“We envision that these performance resources will not only provide a platform for performances by the Mills community but will also be a significant resource for community organizations in Oakland and the greater Bay Area,” Zendian said. “We are working to develop diverse performance programming on campus by way of Mills’ presentation of artists of local, national and international renown and the presentations of academic and student programs.”
Ann Murphy, associate drofessor of dance and the department head, appreciated the collaboration between the different departments and people involved in the project.
“For me the renovated Lisser Theater demonstrates how effective collaboration can be when the vision is nurtured even as obstacles, like money, exert pressure on the dream. It was a true collective undertaking —dance, theater and music faculty, administration, staff and board met together regularly for over a year and a half, addressing each aspect of the renovation with great thought and care,” Murphy said over email.
Fiene concurred with Murphy on thanking the donors and the many other people involved in the project.
“After the committee dissolved, Karen Fiene, resident architect, Linda Zitzner, associate vice president for operations, IT director Bruce McCreary and Jim Graham, holder of Lisser keys, real and metaphoric kept at it, troubleshooting and finessing the endless details,” Murphy wrote. “Without the generosity of the board of trustees and other donors, prompted by the back end work of Renee Jadushlever, the committee might still be sitting around a table, planning.”
In order to deliver on what was planned and appropriately address the structural issues that arose as construction continued, the timeline needed to be extended and the budget reworked, Fiene said.
Currently at $12.1 million, Lisser’s remodel budget took years to fundraise for, starting in 2013 and still continuing now. Fiene said that most of the money goes into what you can not see, like the seismic strengthening, foundational and structural improvements. The hope is that with this now structurally sound, accessible, and technologically outfitted building, students will have the ability to tailor the space to their production and creative needs.
Fiene hopes this versatility is the long lasting legacy for Lisser Hall.
“The most impactful experience for me was having a vision and seeing it come to life. And to know, to appreciate the value that it will bring to our students,” Fiene said. “Also to know we’re preserving a legacy. We have given new life to a building that has been here for 117 years.”
That history was excavated during construction. Like other traditional or historical buildings, Lisser Hall includes a cornerstone in the foundation. When the cornerstone was moved to retrofit the foundation for seismic requirements, a time capsule was revealed within the stone.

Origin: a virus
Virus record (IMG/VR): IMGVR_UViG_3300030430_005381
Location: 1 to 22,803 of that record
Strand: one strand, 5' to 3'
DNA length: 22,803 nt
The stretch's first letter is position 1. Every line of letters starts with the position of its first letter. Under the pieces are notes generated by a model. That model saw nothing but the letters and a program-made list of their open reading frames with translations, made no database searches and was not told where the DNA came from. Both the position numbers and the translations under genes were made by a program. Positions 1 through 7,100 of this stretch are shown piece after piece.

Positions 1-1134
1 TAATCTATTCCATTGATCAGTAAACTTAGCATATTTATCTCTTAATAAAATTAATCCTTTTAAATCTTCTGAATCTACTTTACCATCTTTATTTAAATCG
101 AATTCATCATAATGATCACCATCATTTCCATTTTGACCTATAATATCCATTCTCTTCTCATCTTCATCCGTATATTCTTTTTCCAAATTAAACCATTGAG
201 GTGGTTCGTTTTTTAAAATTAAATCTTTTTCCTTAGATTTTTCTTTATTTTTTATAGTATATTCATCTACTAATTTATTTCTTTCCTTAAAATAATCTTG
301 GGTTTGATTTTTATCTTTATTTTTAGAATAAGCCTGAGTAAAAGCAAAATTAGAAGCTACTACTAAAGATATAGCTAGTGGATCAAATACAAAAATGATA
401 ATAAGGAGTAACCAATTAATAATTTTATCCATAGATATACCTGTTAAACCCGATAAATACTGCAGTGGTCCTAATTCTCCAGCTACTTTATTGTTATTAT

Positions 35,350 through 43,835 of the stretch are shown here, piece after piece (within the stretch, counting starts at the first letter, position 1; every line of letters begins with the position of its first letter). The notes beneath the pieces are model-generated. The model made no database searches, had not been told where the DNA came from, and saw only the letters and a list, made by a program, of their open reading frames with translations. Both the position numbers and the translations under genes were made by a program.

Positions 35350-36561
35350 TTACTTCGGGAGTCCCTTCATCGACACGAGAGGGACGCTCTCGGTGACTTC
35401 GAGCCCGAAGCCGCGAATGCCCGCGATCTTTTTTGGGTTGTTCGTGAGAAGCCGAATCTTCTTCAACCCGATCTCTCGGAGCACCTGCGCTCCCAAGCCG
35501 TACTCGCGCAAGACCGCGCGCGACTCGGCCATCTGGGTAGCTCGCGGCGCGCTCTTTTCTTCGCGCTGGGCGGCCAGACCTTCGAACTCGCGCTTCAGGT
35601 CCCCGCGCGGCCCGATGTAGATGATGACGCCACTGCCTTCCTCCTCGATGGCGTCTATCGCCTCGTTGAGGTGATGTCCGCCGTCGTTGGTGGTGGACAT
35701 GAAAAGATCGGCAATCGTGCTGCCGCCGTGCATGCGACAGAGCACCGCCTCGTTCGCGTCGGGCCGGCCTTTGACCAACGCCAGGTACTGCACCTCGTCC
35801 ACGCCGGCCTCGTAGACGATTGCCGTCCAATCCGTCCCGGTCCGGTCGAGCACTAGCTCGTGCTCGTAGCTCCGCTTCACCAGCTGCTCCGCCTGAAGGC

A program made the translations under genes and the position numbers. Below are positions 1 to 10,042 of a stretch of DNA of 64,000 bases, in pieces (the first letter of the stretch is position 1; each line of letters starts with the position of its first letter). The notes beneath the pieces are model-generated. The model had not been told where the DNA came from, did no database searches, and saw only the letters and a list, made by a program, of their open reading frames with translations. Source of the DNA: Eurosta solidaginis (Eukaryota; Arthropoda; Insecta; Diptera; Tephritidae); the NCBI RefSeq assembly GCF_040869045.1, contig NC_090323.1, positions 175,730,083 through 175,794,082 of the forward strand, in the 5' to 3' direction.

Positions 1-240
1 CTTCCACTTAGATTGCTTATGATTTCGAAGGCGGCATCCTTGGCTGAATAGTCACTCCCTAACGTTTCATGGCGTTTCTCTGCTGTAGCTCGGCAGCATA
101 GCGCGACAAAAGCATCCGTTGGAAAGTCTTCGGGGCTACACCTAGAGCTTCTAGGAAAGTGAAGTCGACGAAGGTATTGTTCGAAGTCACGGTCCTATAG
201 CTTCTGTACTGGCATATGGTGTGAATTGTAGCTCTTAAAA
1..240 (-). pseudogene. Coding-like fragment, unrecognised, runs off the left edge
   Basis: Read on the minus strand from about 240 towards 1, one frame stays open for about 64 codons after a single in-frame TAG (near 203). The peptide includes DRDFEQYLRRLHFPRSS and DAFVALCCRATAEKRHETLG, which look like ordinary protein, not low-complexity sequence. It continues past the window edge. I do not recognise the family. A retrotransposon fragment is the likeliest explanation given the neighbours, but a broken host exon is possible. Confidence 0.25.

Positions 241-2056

The first attempt to open the copper box uncovered the fact that water had somehow become trapped inside, unexpectedly pouring out. Eventually the box had to be cut open, revealing the waterlogged contents — a memoriam from Cyrus Mills’ funeral service, newspapers from around 1901, and small bundles of unknown material and purpose.
Although the papers were water damaged, Fiene found the ink stain patterns beautiful and organic. Reminiscent of topographical maps or riverbed silt of different colored sand, Fiene says pictures of the papers will be on display in Lisser’s new lobby and Housing Management and Dining Services (HMDS) staff member Phaedra Gauci has offered to make scarves with the pictures.
“It connects you to the past. It really felt like a Mills moment,” Fiene said of finding and exploring the time capsule contents. “We are giving this building a new life and maybe it will go another hundred years.”
Now, the new stainless steel time capsule contains an iPhone, flash drives with information about the project, theater, dance and Mills College Art Museum (MCAM) pamphlets, DVD of a student’s dance performance, and letters from President Hillman and the Chair of the Board of Trustees Katie Sanborn.
With Lisser Hall back open for business, Fiene hopes Lisser becomes a welcoming space for the campus and outside community as well. In addition, Zendian says there are no plans to shut down the theater known as ‘Little Lisser’ in Rothwell at this time. It served as the campus theater while Lisser was under construction. If any students are interested in reserving spaces in Lisser after it opens they can do so through 25 Live, according to Technical Director for the Center for Performing Arts and the Music Department Les Stuck.
“We talked about [in our last interview] the synergy between Rothwell, the library, and Lisser,” Fiene said, explaining that the library is like the campus brain, Rothwell the heart, and Lisser the creative energy. “You’re bringing in the heart, mind, and soul to campus.”